THIS work is at once old and new, and I cannot fairly launch it afresh without some account of its origin.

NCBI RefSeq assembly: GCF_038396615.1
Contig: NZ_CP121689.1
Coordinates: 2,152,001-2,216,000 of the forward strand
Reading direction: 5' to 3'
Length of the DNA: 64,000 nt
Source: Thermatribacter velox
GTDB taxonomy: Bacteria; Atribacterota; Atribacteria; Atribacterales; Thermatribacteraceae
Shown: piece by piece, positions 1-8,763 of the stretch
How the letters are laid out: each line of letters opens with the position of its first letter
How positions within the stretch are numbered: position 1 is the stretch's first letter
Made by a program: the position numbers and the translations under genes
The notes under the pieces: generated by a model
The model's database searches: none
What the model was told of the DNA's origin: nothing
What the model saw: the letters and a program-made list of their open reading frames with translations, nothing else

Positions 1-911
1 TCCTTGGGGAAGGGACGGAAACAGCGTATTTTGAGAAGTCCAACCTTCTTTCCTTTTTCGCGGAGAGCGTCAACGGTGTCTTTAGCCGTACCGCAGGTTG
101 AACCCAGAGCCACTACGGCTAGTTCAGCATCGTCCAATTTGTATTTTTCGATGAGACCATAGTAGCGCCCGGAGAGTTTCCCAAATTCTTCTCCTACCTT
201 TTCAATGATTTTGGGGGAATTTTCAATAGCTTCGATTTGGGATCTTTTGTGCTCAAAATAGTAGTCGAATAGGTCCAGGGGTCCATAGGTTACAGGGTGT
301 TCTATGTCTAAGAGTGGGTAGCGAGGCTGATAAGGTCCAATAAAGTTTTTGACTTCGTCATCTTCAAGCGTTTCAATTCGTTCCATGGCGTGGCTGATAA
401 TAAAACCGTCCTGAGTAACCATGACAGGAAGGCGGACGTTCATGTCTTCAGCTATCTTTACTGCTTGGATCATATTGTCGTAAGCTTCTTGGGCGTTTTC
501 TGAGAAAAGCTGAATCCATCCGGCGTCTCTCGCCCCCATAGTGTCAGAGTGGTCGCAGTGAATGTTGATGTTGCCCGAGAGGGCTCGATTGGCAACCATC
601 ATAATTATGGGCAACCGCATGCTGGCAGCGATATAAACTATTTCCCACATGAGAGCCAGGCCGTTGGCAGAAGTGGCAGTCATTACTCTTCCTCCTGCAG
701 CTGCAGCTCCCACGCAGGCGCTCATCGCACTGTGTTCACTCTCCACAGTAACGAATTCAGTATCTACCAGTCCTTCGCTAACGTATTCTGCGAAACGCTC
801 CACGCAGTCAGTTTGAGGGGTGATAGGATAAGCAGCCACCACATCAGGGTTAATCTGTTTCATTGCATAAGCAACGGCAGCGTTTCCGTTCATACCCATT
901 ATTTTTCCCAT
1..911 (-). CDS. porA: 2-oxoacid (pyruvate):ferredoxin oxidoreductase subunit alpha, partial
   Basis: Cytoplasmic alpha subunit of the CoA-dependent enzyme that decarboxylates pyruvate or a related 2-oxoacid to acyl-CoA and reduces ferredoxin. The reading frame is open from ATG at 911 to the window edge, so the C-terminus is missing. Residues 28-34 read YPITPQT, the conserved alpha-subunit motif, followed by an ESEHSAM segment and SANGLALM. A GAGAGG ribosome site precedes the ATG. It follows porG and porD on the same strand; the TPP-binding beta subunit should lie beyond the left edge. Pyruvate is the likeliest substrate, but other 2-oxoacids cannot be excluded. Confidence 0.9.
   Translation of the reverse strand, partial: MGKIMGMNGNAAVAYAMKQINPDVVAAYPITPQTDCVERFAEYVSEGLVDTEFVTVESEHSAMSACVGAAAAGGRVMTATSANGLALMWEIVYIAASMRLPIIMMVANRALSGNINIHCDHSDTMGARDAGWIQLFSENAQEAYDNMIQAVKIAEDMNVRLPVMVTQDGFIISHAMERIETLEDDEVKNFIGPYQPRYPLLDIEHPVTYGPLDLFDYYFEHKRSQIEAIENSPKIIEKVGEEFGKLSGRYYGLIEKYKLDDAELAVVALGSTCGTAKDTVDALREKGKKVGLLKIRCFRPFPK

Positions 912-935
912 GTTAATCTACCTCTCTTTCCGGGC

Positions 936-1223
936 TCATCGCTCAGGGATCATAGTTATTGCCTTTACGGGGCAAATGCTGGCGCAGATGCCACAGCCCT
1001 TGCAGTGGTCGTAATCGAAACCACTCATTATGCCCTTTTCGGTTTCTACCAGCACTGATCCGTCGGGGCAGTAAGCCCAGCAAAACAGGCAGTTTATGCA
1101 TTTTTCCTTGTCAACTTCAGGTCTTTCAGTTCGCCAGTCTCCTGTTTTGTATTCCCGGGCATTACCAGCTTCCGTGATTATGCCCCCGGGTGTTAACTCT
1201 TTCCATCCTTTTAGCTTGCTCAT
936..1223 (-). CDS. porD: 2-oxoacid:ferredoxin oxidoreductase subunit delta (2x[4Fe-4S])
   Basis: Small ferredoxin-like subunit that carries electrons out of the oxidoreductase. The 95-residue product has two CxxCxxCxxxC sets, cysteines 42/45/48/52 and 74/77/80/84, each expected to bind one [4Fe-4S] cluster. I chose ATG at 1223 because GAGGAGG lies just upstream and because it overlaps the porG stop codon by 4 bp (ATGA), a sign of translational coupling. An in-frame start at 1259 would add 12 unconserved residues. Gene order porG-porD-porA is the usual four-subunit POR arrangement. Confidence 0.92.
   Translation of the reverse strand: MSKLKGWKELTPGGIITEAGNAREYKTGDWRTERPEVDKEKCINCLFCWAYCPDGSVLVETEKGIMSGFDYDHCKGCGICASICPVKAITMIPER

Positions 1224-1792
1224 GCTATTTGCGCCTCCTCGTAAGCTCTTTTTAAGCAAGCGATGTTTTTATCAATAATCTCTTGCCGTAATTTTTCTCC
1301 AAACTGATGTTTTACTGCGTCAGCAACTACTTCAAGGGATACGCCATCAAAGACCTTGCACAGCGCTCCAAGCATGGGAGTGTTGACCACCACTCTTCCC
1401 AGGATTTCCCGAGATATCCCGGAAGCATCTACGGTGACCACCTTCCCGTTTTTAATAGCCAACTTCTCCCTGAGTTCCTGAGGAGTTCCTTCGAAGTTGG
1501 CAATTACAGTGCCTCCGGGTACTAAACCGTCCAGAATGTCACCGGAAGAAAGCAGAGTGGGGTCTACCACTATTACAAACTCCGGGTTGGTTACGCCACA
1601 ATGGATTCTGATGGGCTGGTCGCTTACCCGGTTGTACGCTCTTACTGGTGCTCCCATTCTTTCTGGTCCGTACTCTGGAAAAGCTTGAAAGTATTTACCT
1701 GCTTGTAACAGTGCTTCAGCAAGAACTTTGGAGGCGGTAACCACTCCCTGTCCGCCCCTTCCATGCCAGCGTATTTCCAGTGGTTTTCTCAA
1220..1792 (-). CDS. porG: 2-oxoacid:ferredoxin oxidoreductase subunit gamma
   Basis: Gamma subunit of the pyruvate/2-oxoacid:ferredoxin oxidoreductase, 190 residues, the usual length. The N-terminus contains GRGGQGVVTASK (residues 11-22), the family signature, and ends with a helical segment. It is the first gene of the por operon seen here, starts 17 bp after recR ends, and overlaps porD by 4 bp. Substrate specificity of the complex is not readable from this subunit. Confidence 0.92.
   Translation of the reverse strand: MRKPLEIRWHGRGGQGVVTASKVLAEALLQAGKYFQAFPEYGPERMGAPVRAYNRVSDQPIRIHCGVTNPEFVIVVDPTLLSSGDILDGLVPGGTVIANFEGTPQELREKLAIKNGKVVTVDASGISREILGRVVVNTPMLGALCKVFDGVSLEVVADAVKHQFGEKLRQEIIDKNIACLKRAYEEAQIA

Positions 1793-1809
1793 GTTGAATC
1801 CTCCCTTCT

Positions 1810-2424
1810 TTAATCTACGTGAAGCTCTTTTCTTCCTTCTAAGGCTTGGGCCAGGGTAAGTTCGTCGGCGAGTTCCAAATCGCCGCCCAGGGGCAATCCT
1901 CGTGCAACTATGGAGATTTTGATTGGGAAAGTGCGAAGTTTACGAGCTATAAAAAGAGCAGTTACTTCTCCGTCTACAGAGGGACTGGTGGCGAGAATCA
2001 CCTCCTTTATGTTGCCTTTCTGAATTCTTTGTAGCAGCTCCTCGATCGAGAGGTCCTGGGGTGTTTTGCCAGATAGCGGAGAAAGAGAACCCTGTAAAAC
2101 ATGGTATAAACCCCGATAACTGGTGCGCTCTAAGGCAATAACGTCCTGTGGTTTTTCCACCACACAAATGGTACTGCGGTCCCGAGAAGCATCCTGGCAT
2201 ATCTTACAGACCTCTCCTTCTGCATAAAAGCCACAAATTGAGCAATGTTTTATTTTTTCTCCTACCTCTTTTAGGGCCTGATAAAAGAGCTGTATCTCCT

Ten years ago a young Greek archeologist, Chrestos Tsountas, was commissioned by his government to continue the exploration of Mycenae which Dr. Schliemann had begun. It could hardly have seemed an inspiring task to glean after the greet explorer who had dazzled the world with the treasure of the Royal Tombs; but it was a task that demanded thorough training, keen insight, and unlimited patience. Armed with these qualities, Dr. Tsountas went to work and a busy decade has passed without seeing the end of it. Meantime he has restored to us the Palace of the Pelopid kings; he has unearthed and studied the humbler abodes of their retainers and menials; he has traced the fortress walls through all the stages of construction gad extension, and discovered the secret waterway which enabled the citadel to hold out against a siege; in short, he has laid bare the old Achaean capitol in its great enduring features, and has thus revealed to modern eyes the typical Acropolis of the Heroic Age. More than that, he has explored the lower town and particularly the clan or village cemeteries, each composed of a group of rock-hewn tombs whose disposition and contents have shed new light on the civic, and religious life of the time. While patiently pursuing this great task, he has now and again